‘Governance’ asks the question ‘Is the company run in a way which is fair and just, conducive to good decision-making, and has proper regard to
    the interests of external investors' Governance failures include, executive reward packages, dominance by an insider shareholder, classes of shares with unequal voting rights, inadequate reporting, imbalanced board composition, and excessively long tenures by directors and chief executives.

Is ESG Likely To Mean Better Returns?
It may seem obvious that well-run companies which behave well towards their staff, suppliers and customers and do not damage the environment should perform better over the longer term. Past evidence in this regard is mixed. The industries on the wrong side of the trend, such as fossil fuel producers, will see higher costs, disappearing markets and progressive curtailment of their activities. This can work in two ways - the more unpopular the ‘bad’ companies become, the further their valuations will sink, and (a) might offer quite attractive returns for the few investors still willing to embrace them or (b) they might go out of business. The tobacco industry has provided stellar returns over the many years since it first fell from favour.
In short, it would not be prudent to invest on the basis that better returns are likely.

Will ESG Investing Lower Risk?
There is a greater basis for expecting ESG compliant companies to be less risky. Some of the highest profile share price collapses of recent times have been associated with corporate wrongdoing. In 2015, Volkswagen AG shares halved in the wake of the ‘Diesel-gate’ scandal, which brought a total cost to the company in excess of €30bn. Looking to the future, investing though an ESG filter should help avoid those businesses which could lose most in the transition to a zero-carbon world. That is not to say that risk reduction through ESG is guaranteed. A high concentration in a small number of companies and sectors and the favouring of investments can lead to expensive shares.



Options for Sustainable Investment


Firstly, I do not consider any sustainability risks when providing investment advice - please see my SFDR Statement
The main reason for this is the scale of the business. Also, all the investment providers that I use consider sustainability in their investment process and some provide Article 8 and Article 9 funds.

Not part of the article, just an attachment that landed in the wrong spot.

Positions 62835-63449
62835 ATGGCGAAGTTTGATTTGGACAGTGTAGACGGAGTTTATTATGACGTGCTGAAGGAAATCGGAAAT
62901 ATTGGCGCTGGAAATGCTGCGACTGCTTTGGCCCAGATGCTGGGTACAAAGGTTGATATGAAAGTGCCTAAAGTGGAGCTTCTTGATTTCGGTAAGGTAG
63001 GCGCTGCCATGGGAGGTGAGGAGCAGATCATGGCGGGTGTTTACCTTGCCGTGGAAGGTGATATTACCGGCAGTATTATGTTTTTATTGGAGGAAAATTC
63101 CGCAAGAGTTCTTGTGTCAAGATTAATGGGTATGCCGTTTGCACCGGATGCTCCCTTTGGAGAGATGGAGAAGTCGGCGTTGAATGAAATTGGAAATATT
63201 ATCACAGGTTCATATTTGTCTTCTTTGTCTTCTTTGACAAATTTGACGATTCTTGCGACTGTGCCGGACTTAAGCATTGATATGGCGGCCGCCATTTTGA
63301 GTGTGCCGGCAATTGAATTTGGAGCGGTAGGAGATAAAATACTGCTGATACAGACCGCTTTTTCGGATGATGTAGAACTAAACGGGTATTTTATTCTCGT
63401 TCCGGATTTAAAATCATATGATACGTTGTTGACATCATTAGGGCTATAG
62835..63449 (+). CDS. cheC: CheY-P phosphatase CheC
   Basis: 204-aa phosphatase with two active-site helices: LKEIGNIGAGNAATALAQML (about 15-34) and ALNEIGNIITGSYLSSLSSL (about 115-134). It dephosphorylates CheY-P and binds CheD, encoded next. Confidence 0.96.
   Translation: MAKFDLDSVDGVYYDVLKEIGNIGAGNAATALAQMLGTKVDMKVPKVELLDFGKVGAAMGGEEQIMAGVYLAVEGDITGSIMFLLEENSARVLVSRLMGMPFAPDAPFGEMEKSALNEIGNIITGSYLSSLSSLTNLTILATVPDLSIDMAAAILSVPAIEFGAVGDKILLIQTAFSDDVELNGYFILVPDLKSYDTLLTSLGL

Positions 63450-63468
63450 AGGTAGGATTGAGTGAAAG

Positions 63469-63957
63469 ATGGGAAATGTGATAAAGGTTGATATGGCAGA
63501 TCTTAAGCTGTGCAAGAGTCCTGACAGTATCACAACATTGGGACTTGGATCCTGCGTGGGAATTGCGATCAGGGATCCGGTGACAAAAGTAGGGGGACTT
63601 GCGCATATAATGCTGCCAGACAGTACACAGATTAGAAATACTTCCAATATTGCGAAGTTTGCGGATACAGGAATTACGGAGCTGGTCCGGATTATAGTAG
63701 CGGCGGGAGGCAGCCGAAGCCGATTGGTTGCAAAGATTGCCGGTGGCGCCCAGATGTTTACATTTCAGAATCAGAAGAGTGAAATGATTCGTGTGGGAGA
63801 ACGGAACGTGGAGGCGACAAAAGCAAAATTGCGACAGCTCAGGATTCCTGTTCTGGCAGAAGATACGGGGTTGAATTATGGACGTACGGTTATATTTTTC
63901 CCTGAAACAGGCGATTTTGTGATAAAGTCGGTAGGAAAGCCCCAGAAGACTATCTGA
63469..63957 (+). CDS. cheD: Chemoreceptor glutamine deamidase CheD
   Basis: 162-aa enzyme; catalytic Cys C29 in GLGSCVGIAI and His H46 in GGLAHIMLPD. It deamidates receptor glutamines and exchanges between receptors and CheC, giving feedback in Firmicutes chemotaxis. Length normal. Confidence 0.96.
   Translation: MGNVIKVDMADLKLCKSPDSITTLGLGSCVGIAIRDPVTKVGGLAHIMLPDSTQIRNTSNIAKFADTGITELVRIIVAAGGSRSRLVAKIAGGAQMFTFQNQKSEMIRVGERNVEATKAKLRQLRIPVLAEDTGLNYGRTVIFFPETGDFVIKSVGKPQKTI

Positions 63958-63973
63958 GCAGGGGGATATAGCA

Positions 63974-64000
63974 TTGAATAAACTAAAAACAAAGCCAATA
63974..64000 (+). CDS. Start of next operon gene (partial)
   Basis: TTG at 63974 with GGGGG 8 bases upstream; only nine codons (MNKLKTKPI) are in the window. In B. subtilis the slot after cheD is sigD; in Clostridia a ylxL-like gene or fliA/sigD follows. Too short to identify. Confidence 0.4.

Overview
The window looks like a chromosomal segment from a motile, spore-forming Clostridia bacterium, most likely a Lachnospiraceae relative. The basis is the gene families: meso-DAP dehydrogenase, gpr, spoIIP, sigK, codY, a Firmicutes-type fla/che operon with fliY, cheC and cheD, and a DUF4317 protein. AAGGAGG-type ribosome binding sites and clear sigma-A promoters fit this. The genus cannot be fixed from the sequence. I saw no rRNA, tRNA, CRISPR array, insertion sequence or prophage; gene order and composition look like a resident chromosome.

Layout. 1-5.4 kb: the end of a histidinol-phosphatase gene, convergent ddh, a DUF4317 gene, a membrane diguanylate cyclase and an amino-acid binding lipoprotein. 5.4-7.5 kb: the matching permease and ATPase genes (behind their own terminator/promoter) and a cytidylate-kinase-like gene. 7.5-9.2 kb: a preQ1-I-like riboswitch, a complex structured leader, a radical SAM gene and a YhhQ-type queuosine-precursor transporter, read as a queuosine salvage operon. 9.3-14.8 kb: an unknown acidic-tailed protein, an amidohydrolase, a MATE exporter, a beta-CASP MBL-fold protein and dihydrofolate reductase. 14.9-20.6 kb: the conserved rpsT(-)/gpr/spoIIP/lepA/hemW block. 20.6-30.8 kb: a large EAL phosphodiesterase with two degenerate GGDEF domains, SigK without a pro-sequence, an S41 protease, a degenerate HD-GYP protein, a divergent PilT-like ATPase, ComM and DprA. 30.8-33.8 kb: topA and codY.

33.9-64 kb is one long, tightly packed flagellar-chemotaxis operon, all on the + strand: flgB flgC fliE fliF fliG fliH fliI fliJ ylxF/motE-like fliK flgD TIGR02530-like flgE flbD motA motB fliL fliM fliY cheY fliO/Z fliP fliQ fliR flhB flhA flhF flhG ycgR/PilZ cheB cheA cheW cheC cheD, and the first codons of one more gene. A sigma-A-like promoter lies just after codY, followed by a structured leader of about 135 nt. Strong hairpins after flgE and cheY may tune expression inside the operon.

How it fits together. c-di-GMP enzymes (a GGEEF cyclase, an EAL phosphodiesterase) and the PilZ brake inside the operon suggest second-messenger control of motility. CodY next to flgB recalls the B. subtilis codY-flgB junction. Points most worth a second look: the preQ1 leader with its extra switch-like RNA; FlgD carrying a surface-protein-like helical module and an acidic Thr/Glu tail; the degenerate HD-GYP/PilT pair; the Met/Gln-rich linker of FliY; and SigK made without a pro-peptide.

• When receiving investment advice, you will be provided with sustainability information and requested to make choices. You can decline any choices, you can choose various proportions of your investment to be invested under three main aspects of sustainability or you can define other choices.
  • Unfortunately at this time, it is likely that the only choice available through insurance based investmemnt products is ESG investment under Article 8 or Article 9 funds. Other aspects of sustainability, alignment with the EU Taxonomy classification or investments that consider Principal Adverse Impacts on sustainability, are unlikley to be available. This may change over time.

Fund Options:

  • Article 9 Funds - The fund has sustainable investment as its primary objective, commonly known as ‘Dark Green’
  • Articel 8 Funds - The fund promotes sustainability characteristics, among other characteristics, commonly known as 'Light Green'. 
  • Article 6 Funds - all other funds. The fund does not claim any sustainability or ESG characteristics. However, this does not mean that sustainability has not been considered. In fact the insurance companies/investment providers that I use consider sustainability in their investment process. This means that, they will look at what they believe to be good investment choices, based on standard investment criteria, and if there is a sustainable choice, they will choose this. 

A Word of Caution – You May Be Surprised
The fact that a fund is classified as Light Green (Article 8) or Dark Green (Article 9) does not necessarily mean that it will meet every investor’s
reasonable expectations. Such funds may own companies involved in fossil fuel extraction or other activities which are damaging the planet - or which
have come up substantially short under one or even a number of other ESG criteria. In the first instance this is because many fund managers use systems of ratings which assess companies within the sector in which they operate; a sector-based approach leads, inevitably, to the ownership of the ‘least bad’ companies in all sectors including those which might be considered completely out of bounds, such as Energy, which is dominated by the big oil companies. So, a fund which you believe to be ‘green’ could own large oil companies and such. The use of overall ratings based on scores derived separately under ‘E’, ‘S’ and ‘G’ can also lead to the inclusion of companies which surprise and disappoint investors. For example, a company which has failed badly under ‘G’ could have scored highly under ‘E’ and ‘S’ – with the total score being quite good.


Warning: If you invest in these products, you may lose some or all of the money you invest
Warning: The value of your investment may go down as well as up
Warning: Returns may be affected by changes in currency exchange rates